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Last News Road planners ‘can ignore climate change’

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Planners can effectively ignore climate change when deciding whether or not to grant permission for new road projects, environmentalists said.

Transport Secretary Grant Shapps has pledged a £ 27bn motorway policy review to be completed within two years.

But in the meantime, planners can use existing guidelines.

Campaigners say they ignore the cumulative effects of major highway projects.

They say Mr Shapps should block new programs until a new climate-friendly policy is crafted.

Many scientists say that no new infrastructure should be built unless it is low carbon.

The debate arose because government infrastructure policies were designed before ministers pledged to virtually cut carbon emissions for the entire UK economy.

The political debate continues to catch up.

Currently, the guidelines for planners state: “Any increase in carbon emissions is no reason to withhold consent to development, unless the increase in carbon emissions resulting from the proposed program is so significant. that it would have a significant impact on the government’s ability to meet its carbon reduction targets.

Campaigners say the government needs to consider the cumulative climate effect of its entire highway program – not just individual projects.

They have been harassing Mr. Shapps for 18 months to update the road strategy to tackle the climate crisis.

He has now promised to see him again – but not for two years.

Chris Todd, Transport Action Network, said: “As our roads melt and places around the world face record high temperatures and flooding, the words ‘climate emergency’ seem to make no sense in the world. Ministry of transportation.

“Instead, all we seem to get is delay, delay and delay again. Having finally come to terms with the inevitable, Mr. Shapps continues to gamble as the planet burns down.

Mr Todd said the carbon test in the guidelines was “totally ridiculous”.

“The emissions from a road project, no matter how large, will never be significant compared to a five-year carbon budget for the whole of the UK,” he said. “It is high time the government corrected this ridiculous state of affairs.”

Last News Road planners ‘can ignore climate change’

AA President Edmund King calls for better rural broadband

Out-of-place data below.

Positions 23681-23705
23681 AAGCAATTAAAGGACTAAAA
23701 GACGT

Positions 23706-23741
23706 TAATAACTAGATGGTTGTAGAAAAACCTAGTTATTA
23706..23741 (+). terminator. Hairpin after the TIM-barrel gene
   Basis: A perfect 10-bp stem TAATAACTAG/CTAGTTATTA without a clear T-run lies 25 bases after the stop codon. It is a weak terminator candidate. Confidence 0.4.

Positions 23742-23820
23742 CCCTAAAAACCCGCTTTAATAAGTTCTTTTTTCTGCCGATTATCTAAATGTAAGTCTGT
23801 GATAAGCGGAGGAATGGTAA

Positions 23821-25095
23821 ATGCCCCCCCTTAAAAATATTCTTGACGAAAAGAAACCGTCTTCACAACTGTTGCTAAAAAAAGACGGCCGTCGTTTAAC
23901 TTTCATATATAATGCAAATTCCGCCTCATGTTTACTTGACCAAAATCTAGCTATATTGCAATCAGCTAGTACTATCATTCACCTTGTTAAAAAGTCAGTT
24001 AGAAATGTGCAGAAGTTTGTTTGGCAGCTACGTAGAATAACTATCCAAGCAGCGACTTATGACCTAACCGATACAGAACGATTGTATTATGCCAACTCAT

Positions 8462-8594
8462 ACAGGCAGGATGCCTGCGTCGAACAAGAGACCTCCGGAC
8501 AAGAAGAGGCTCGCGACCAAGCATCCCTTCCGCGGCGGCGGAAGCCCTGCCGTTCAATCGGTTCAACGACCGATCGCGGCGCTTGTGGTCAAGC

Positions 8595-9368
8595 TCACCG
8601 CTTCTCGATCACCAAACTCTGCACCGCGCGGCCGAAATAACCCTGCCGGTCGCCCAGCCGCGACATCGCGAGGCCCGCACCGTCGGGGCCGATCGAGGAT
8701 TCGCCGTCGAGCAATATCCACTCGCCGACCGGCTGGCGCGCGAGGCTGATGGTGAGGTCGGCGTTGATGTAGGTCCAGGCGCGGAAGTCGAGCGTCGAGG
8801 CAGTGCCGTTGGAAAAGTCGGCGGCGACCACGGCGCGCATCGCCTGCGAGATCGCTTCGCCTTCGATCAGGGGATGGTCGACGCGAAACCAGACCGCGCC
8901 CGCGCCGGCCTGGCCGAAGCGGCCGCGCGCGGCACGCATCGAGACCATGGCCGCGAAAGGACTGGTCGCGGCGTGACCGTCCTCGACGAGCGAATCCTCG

However, Edmund King, president of AA, said zero-emission cars will always need roads to run.

“So while it is correct to revisit the highway program and in particular the expansion of smart highways, it is naive to think that we would not need to address the bottlenecks and dangerous hot spots. “

Mr King, however, also wants a major government investment in rural broadband to reduce travel needs.

And Mr Shapps himself says he wants to get people out of their cars to reduce emissions and improve health.

A government spokesperson said that England’s Department for Transport and Motorways have both published “ambitious plans to achieve net zero highways”.

“This will enable the UK to rapidly reduce carbon emissions from road construction, maintenance and operation, and support the transition to zero emission vehicles – putting roads at the heart of the low carbon economy, ”said a spokesperson.

Among the projects awaiting approval is the Lower Thames Crossing – a massive project that activists say will produce more than 5 million tonnes of carbon emissions.

Other major programs include:

  • A428 Chat Noir in Caxton Gibbet

  • A66 North Trans-Pennine

  • A417

  • Arundel A27 Bypass

  • A5036 Port of Liverpool

  • A57 connecting roads

  • Project to widen the A12 Chelmsford to the A120

  • Four A47 programs in Cambridgeshire and Norfolk

Campaigners also complain that smart highways, which allow vehicles to run on the emergency lane, are being treated as permitted developments without the need for a building permit or an impact assessment. carbon.

Emissions come from the creation of road construction materials such as cement, as well as gasoline and diesel cars and trucks that will use new road space.

Just last week, Mr Shapps told vacationers they could keep flying because the technology would fix aviation emissions.

This flies in the face of a recommendation from the Climate Change Committee that says ministers must curb the expected increase in demand for flights – as well as seek technological solutions.

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